Anthrax scare comes close to home
As military efforts continue in Afghanistan, the threat of bioterrorism lingers in the mind of the American public.
In the last week, health officials have been busy testing substances thought to be the anthrax bacteria, not only in the largest metropolitan areas in the country, but in sparsely populated areas as well.
During a recent three-day period, Leavenworth County health officials, fire departments and hazardous material teams responded to four separate anthrax-related scares, in which individuals believed they had been in contact with the bacteria.
Two of those incidents occurred Sunday, Oct. 14, in Basehor and Tonganoxie. According to the Leavenworth County Sheriff's Department, residents of those homes became worried when they noticed a suspicious powder on their newspapers. It was later confirmed the powder on the newspapers were from a printing process.
Similar cases also occurred at the Leavenworth Post Office on Saturday, Oct. 13, and on Monday, Oct. 15, at Armed Forces Insurance in Leavenworth.
Again, individuals believed they came in contact with the bacteria, but the substances were later found to be non-toxic.
The postal worker believed to have had contact with the bacteria immediately went to the bathroom and locked himself in until police had arrived.
"He was smart enough to isolate himself and wait for help to arrive," said Debbie Winetroub, Leavenworth County emergency management assistant coordinator.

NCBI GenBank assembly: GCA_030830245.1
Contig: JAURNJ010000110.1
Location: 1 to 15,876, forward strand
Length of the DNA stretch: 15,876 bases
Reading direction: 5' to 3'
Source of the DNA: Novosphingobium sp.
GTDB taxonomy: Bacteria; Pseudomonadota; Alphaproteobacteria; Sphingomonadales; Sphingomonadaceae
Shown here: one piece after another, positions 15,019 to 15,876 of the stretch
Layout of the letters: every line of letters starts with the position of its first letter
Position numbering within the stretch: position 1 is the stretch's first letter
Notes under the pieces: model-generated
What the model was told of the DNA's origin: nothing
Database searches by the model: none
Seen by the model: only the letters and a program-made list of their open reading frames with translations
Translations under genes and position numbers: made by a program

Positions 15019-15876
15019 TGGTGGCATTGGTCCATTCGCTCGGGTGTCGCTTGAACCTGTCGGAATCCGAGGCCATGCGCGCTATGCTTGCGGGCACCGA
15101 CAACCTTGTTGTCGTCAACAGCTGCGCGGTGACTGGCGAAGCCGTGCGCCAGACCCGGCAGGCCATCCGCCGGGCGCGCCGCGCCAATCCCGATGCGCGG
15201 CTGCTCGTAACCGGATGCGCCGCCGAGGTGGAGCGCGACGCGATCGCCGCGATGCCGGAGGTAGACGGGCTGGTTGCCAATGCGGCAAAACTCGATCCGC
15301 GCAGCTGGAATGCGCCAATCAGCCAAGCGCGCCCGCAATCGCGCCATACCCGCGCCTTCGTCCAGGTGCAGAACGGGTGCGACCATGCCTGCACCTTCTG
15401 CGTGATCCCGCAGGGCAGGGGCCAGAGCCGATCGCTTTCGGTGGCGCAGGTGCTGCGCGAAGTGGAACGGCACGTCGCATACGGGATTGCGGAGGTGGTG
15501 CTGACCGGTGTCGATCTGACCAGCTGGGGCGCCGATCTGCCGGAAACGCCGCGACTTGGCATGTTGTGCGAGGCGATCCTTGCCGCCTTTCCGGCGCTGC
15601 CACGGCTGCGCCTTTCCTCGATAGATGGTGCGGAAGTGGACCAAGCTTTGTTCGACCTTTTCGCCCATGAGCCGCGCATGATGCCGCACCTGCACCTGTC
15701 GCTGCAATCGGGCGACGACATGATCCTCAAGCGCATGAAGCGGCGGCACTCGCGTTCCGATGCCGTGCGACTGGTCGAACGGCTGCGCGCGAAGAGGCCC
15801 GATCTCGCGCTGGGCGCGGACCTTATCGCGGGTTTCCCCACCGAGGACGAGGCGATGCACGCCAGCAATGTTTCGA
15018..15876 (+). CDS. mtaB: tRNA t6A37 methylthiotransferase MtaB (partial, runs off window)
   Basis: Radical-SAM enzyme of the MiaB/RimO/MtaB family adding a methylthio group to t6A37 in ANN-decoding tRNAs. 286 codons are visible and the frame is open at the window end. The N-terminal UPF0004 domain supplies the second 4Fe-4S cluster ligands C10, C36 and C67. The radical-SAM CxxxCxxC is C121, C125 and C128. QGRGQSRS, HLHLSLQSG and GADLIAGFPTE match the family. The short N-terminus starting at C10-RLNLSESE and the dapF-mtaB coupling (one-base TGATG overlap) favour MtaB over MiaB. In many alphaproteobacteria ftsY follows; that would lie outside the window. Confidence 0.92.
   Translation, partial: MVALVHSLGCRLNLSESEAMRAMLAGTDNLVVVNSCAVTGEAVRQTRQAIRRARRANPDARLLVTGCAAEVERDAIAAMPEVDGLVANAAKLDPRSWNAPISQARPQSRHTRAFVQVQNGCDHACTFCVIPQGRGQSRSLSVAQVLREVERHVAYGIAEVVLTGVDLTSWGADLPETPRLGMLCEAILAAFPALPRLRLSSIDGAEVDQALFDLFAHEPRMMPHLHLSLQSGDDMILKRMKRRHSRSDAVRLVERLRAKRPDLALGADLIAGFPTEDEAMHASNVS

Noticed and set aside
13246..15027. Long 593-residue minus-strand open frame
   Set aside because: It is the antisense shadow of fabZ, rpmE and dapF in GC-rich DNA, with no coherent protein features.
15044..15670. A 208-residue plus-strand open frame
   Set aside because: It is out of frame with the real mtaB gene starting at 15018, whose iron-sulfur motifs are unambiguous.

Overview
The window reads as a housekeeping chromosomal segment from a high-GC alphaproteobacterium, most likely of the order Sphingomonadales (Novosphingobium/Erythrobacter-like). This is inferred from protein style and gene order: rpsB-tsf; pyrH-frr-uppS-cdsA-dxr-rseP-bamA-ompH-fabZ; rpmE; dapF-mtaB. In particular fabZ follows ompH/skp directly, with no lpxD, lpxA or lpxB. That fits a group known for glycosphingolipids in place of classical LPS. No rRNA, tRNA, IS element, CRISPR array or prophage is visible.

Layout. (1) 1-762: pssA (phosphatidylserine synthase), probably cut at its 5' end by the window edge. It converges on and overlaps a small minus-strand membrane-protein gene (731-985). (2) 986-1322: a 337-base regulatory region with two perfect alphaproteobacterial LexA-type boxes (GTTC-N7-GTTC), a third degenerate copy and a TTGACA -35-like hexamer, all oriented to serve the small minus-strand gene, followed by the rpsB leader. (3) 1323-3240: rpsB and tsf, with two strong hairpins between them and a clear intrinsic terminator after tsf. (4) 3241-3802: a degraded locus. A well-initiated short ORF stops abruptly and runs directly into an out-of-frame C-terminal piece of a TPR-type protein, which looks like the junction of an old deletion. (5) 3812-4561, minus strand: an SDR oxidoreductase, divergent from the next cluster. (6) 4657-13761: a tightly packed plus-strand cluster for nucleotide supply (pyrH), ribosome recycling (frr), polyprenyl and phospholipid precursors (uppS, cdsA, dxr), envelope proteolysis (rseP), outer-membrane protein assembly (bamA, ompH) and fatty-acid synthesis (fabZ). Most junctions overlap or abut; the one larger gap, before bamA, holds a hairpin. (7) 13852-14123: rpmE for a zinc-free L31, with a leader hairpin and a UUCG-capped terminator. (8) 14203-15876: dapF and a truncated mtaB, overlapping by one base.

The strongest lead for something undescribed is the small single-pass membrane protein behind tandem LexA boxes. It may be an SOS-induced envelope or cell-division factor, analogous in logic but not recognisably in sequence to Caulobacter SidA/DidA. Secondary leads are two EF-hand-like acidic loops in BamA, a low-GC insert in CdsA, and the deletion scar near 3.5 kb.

The postal worker was decontaminated at the scene and later taken to an area hospital.
Although the suspected anthrax cases were taken seriously by county officials, there has been no trace of the bacteria found in Leavenworth or Wyandotte Counties.
"There has been none found," said Frankie Jackson, Leavenworth County Health Department director.
Jackson said the health department has fielded numerous calls regarding the bacteria and that she expects more anthrax scares in the future.
"There is so much on the news about it, I am sure people are just scared at every little thing right now," she said.
"Most of all people need to not panic, it is not going to jump through their skin."
Although there have been several scares in Leavenworth County, Wyandotte County officials said there have been no reported cases of anyone thought to have come in contact with the bacteria.
"We have not come across anything at all," Wyandotte County Undersheriff Rick Mellott said.
Recent national cases of anthrax being received through the mail have caused concern at the Wyandotte County jail. .
Mellott said a mail clerk is now wearing rubber gloves while sorting mail and has been checking all the addresses of packages. If the address is not local, the clerk takes other precautions, Mellott said.
National government leaders have also become concerned about the recent anthrax cases.
Leavenworth and Wyandotte county emergency management officials recently met with two members of Congress to discuss local preparedness in case of an outbreak of the bacteria.
Congressman Dennis Moore, who represents the third district, which encompasses Edwardsville and Bonner Springs, attended the meeting along with Congress woman Kathy McCartney.
"I held a meeting with area emergency preparedness officials this week to discuss whether our area was prepared for an attack," Moore said. "They tell me that our area is more prepared than many metropolitan areas, but that we still have a lot of work to do."
Leavenworth County emergency management director Chuck Magaha said the county was well prepared for the smaller scares that has occurred recently.
"I feel confident with the way our system works," Magaha said. "What people don't need to do is panic. The most important thing is to not panic."
Magaha said the county is well prepared to deal with daily scares such as the scares during the weekend, but would need more federal funding for a specific large event.